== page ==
Off the Beaten Path
Stand-up paddling through Waikiki just after dawn is about as close to walking on water as it gets.
Just ask Quiksilver’s George Kam, who never misses an opportunity to see the sunrise and sunset from Mamala, Waikiki—the playground of famous waterman, Duke Kahanamoku.
“The key is to leave everything on the beach and bring your best aloha to the water and she’ll caress you,” says Kam, whose business card honestly reads, “Ambassador of Aloha.”
“There’s Diamond Head to the right and a sunrise to the left,” he says. “This is as magical as it gets.”
My eyes take in the wonders and I temporarily lose my footing.
“Try to be one with nature, she’ll take care of you,” Kam says. “You’ll find your piko (the Hawaiian word for navel or center) in Waikiki.”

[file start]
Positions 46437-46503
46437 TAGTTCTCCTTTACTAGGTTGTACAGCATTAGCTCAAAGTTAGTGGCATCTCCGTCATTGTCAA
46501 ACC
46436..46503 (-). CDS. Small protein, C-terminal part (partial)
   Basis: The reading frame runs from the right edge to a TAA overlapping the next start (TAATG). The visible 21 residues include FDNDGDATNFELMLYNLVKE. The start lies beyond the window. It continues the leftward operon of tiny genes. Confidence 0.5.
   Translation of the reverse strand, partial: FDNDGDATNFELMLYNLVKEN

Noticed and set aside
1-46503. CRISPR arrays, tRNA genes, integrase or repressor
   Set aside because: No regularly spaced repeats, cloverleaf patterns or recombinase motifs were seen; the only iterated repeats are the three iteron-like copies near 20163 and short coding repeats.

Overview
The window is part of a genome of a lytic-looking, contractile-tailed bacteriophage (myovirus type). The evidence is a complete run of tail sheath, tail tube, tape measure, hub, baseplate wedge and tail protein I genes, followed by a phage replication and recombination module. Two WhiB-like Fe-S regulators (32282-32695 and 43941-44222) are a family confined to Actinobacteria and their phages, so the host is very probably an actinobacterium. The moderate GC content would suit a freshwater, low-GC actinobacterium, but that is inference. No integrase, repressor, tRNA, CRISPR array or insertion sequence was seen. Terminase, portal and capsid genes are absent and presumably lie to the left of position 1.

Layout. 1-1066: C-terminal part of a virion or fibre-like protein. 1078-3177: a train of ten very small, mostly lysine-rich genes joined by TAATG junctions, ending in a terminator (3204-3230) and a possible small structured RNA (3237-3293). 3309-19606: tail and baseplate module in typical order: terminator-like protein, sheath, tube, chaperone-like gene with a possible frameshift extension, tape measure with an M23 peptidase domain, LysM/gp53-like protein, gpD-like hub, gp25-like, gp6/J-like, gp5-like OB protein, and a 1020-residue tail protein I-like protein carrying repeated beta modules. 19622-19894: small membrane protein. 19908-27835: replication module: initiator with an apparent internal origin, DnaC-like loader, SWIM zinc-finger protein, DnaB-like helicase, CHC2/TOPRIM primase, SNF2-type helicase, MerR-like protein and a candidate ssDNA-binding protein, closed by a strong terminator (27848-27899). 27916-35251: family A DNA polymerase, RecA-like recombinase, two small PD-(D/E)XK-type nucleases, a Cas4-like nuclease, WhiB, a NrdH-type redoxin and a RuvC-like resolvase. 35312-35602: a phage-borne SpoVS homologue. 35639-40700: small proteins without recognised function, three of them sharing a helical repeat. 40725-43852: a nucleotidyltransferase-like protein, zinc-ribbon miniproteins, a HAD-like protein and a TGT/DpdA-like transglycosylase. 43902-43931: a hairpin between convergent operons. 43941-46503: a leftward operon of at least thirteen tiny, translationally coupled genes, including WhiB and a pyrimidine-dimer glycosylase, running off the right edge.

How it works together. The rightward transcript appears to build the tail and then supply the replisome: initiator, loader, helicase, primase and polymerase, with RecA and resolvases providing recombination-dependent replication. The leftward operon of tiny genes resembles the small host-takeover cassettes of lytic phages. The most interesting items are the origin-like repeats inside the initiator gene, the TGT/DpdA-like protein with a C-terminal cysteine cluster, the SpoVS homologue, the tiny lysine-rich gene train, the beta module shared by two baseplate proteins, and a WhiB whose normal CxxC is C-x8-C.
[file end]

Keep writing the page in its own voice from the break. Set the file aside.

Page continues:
Slowly, I unlock my monkey-like grip on the board and inch my back foot forward until I find a more stable stance. Strangely, the waves seem to support me while I falter. When the current comes, I don’t get dunked.
“Look there, Alli, it’s a honu (turtle),” Kam says. “There are plenty of creatures in Waikiki. When you are in your purest state and have pure aloha, they’ll come to you.”
Just a few moments later, Kam points out the outline of another honu’s shell.
“She’s just beautiful,” I say as she lifts her head out of the water to greet me.
I have lived in Hawai‘i for a decade, but here in the water with this honu and a real-life “Ambassador of Aloha” by my side, I am discovering Waikiki anew.
Today, I am a tourist, and it feels good.
A three-time national award winning reporter, Allison Schaefers serves as the Waikiki Bureau Chief for the Honolulu Star-Advertiser. Based in Waikiki, she covers Hawaii tourism and Waikiki issues. Contact her at email@example.com.